The Chinese leadership is often interpreted as a dialect of unity and enmity which translates to socialist totalitarianism; exercising authority and power that extends influence in all aspects of life. The Chinese Communist Party’s (CCP) need to assert control and censor anti-China content explains its agenda to establish an intricate framework that governs all sectors, i.e., IT, agriculture, pharmaceutical, etc that aligns with its core interest of ‘One Country, One Policy.’
China always takes the first step in censoring content and swaying public opinion in favour of policies they introduce on the pretext of ‘Economic empowerment’, and continues to blindfold people by only presenting information and targeting certain groups that serve their purpose in pursuing its core interests. The actions of CCP’s propaganda department are justified as state interest, i.e., data security, antitrust, financial risk, marketing deception, worker’s rights, content regulation, and burden on children.
China’s politics were dominated by the ‘Red Aristocrats’ but in recent times, a slight change under Xi Jinping’s regime is noticed. The presence of ‘Technocrats’ in the CCP is seemingly becoming prevalent. The increasing impulsion of the inclusivity of technocrats over the prominent aristocrats comes with a price. The enforcement of “Anti-Corruption Crackdown” and “Big-Tech Crackdown” by the CCP to introduce social transformation in China. The ‘common prosperity’ campaign emphasises imposing heavy restrictions on “independent” tech giants’ activities and imposing fines to regulate ‘excess’ wealth.
The campaign covers the “Red New Deal” agenda that explains the need for a crackdown. The government is promising to reduce inequality and offer equal opportunity to ordinary people, this move has garnered genuine support from the people but the concept of ‘red’ emphasises the actions of old-fashioned communist rationale, i.e., companies that get in the way of the government are going to bleed.
On the surface, the tech crackdown is exactly, a clash between government power wielded by the CCP and the ‘tech sector’. The sectors targeted are wide-ranging to pinpoint a certain agenda, however, the core reasons that suffice are 1) an antitrust crackdown, 2) a data security overhaul, and 3) a check on capitalist “excess.”
The regulator of these crackdowns is mostly conducted by the State Administration of Market Regulation (SAMR), China’s market watchdog formed in 2018 — leads ‘Antitrust’ scrutiny across a wide range of sectors, and is responsible for imposing heavy fines on companies. SAMR introduced new draft rules to regulate internet platforms a week after Ant Group’s IPO suspension.
A similar body that oversees Data Security is the Cyberspace Administration of China (CAC), formed in 2014 under the regime of Xi Jinping. The agency is in charge of CCP’s enormous censorship apparatus; ensuring the ‘safety’ of Chinese citizens’ data collected by private companies that do not leak the data out of the country.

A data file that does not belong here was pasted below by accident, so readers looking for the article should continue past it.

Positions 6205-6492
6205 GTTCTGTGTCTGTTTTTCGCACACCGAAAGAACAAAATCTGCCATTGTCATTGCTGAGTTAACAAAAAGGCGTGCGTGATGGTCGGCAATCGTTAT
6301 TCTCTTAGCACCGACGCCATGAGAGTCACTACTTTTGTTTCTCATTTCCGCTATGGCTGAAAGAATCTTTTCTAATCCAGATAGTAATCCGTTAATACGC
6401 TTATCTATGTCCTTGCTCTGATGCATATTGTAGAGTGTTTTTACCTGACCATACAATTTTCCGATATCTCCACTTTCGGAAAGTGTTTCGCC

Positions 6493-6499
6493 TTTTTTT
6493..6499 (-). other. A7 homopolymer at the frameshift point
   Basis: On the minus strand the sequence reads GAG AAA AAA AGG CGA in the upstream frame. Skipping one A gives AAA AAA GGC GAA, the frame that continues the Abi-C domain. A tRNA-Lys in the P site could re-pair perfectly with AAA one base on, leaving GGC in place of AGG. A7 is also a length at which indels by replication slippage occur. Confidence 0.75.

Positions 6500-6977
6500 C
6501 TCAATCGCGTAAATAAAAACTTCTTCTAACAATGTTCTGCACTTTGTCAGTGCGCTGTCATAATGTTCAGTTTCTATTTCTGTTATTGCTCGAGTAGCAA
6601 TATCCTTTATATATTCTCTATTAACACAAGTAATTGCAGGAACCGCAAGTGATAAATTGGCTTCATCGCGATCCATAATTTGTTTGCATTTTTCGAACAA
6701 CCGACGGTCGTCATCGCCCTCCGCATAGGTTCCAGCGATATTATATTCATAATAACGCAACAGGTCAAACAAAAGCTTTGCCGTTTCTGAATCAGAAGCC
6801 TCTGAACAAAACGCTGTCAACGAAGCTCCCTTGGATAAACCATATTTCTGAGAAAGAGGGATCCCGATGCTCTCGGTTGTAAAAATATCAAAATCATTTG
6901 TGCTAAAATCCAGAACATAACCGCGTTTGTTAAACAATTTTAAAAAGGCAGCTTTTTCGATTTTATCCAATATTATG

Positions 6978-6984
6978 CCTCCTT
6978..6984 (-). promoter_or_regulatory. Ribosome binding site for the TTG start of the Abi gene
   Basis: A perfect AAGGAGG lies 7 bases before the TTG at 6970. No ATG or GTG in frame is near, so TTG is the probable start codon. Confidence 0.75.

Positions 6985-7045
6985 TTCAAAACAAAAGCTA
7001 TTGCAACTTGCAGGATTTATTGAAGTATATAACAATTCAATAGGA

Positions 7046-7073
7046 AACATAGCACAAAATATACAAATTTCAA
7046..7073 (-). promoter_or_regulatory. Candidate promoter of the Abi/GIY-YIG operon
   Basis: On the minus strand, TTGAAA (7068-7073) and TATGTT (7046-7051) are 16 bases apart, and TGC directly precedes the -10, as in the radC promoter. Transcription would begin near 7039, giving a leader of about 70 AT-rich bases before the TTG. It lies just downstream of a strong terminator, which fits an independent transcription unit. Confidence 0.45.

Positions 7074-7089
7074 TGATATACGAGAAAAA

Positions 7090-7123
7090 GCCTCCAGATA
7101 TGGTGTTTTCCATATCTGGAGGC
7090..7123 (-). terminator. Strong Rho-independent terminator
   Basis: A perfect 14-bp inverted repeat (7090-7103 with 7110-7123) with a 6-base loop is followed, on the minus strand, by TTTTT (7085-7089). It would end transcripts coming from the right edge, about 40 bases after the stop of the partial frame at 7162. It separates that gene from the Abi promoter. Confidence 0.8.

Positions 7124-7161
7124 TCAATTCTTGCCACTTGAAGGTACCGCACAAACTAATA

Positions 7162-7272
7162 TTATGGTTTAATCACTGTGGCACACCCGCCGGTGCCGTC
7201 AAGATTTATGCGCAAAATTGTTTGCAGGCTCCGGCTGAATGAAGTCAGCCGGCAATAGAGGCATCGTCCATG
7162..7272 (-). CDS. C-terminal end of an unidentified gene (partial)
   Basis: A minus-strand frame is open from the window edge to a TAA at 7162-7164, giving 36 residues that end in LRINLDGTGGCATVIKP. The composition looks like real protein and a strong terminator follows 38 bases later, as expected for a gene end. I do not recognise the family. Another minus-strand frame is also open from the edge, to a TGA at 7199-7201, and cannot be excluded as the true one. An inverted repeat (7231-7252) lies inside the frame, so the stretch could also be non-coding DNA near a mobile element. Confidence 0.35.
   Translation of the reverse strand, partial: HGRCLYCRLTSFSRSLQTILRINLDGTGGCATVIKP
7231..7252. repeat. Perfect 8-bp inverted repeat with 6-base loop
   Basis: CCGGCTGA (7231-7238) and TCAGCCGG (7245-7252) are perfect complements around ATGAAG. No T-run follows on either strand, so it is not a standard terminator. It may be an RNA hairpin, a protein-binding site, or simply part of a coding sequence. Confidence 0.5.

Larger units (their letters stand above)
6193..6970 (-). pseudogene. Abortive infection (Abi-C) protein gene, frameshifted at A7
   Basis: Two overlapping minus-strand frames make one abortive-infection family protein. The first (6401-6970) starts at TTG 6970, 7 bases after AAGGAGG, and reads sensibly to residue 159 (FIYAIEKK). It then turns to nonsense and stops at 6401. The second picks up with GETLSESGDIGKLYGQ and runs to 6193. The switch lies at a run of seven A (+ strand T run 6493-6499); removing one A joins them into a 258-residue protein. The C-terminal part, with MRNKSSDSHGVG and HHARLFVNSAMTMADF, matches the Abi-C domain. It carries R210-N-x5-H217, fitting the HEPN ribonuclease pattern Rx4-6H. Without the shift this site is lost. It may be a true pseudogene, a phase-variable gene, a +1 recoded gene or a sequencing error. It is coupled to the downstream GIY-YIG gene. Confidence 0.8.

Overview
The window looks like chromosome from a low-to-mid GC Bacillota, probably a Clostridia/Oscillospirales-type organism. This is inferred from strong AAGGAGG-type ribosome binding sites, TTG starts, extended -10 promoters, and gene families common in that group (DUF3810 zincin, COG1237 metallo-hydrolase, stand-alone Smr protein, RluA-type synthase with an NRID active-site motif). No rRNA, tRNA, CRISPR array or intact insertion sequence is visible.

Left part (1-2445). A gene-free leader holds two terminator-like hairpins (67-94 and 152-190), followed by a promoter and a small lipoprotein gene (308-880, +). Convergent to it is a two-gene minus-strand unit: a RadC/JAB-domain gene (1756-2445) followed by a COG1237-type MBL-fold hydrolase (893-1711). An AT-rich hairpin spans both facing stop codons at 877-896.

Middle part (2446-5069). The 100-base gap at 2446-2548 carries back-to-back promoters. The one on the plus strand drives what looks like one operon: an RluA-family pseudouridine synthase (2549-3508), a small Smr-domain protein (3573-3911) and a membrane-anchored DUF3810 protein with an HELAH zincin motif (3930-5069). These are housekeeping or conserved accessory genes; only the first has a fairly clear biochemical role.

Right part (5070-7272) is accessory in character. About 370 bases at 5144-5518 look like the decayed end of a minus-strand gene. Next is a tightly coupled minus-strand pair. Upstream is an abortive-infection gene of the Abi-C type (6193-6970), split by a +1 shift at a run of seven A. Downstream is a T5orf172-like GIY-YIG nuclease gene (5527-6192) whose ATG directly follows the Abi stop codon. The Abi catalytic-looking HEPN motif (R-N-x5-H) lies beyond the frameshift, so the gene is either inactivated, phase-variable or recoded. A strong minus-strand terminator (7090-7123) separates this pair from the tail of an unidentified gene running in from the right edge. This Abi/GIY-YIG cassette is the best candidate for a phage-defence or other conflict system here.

The regulators spell out a long list of prohibited behaviours and potentially falling prey to “rigours scrutiny and fine.” The CAC, SAMR and many more regulators target those using logos or designs for products causing confusion; false or misleading publicity materials; any kind of traffic hijacking activities; exclusivity contracts and practices; and using data, algorithms, and other technical means to influence the choices of consumers — which is ironic.
Beijing’s unprecedented clampdown began with Alibaba, the first victim of China’s ‘antitrust’ probe, being fined at a record-breaking high of 2.8 billion dollars. And the suspension of Ant Group’s IPO ( a fin-tech affiliate of Alibaba) in Shanghai and Hong Kong by the regulators, has now lost two-thirds of its market capitalisation since the end of 2020.
Prominent China’s leading tech companies such as Tencent (internet conglomerate), and Meitun (food delivery) — became a target of an antitrust probe and were fined more than $530 million, DiDi (ride-hailing app) — was suspended for suspected violation of cybersecurity laws two days prior to its IPO in the U.S, ByteDance (social media), Full Truck Alliance (freight logistics app), Kanzhun (recruitment), online private tutoring companies like New Oriental Education and TAL Education, and Cryptocurrency Hub was affected by SAMR and CAC’s ludicrous crackdown for failing to disclose mergers, signing exclusive contracts, misleading marketing tactics, and other “merger irregularities.”
Apart from companies’ share price dip in the market after crackdowns; the regulators also take a step further, a nuanced dramatic approach of making technocrats disappear overnight. China has been accused of numerous abductions and disappearances over the decade. One being, the disappearance of Jack Ma for months which sparked international conversation and debate.